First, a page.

Keys to success: communication, coordination

Right now, about half of patients presented with an alternative admission destination take advantage of it. That percentage is expected to increase as physicians become more comfortable recommending these options.

A number of steps have been taken to improve communication and coordination of care. In the past, the only MiChart AES referral option available in a clinic or ADTU was to Michigan Medicine. Providers are now prompted in MiChart to consider SJMAA and SJMC ED for evaluation and possible admission to MSJ and Chelsea Family Medicine (CFM), respectively.

Because SJMHS uses a different electronic medical records system, Michigan Medicine primary care or specialty physicians may not always have immediate access to updated patient information while they’re admitted. Until SJMHS migrates to Epic (anticipated in January 2020), a dedicated clinical assistant is available to help bridge the gap — notifying and updating physicians, scanning relevant records into the MiChart media tab and arranging follow-up appointments.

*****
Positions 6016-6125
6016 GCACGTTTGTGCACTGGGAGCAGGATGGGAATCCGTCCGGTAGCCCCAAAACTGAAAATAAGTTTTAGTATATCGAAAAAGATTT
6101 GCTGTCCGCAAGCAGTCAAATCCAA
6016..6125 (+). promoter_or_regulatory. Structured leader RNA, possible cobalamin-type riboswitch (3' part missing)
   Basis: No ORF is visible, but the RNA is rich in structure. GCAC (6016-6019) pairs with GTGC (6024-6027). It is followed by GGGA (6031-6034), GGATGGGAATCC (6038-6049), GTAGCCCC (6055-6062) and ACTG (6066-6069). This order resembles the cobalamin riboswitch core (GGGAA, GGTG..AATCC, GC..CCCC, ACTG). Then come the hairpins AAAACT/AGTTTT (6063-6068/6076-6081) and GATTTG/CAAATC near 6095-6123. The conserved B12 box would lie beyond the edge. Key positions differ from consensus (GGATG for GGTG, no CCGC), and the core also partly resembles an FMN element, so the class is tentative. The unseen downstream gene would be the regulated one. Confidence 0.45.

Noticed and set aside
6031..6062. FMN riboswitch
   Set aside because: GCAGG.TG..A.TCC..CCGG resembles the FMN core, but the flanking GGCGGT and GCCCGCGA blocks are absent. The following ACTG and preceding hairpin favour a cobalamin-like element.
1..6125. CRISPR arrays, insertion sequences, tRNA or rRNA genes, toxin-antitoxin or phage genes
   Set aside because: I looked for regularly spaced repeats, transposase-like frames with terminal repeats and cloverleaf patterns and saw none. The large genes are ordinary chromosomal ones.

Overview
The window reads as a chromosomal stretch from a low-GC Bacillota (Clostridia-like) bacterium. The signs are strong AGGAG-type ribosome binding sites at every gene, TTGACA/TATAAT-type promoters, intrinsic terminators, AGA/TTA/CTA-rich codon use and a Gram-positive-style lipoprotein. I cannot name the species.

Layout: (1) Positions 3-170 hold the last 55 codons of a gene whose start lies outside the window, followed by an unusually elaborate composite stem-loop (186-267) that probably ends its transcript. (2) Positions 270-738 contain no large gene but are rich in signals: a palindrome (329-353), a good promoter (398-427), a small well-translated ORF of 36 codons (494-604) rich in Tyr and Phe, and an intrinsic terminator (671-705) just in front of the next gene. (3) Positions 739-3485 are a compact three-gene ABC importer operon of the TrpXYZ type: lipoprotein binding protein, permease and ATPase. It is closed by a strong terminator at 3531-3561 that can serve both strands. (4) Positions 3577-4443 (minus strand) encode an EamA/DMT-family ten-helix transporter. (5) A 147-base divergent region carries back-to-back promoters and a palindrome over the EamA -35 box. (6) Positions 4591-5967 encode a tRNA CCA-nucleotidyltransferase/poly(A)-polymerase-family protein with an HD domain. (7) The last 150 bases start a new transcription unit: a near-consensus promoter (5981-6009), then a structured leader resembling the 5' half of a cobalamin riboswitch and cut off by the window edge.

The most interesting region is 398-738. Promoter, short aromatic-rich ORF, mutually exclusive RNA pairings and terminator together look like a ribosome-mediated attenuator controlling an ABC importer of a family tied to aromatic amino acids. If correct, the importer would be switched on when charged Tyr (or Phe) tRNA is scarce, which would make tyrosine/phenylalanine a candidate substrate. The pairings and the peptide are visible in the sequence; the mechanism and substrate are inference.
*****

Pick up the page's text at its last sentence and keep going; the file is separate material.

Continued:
“Ideally, it’s best to make patients aware of their alternatives and endorse them before they actually need hospital admission,” said Khateeb. “At the moment an admission decision is being made, chances are the patient is in crisis. That’s not the best time to introduce any new concept, even a beneficial one.”

Chavey agreed: “We hope primary care physicians and specialists will start the conversation earlier, letting patients know that if an admission is required at some point, we may recommend an option besides the main hospital if we feel it is the right choice for you.”

Anyone with questions about these inpatient collaborations should contact Khateeb (about the Medicine Unit at SJMAA) or Chavey (about SJMC).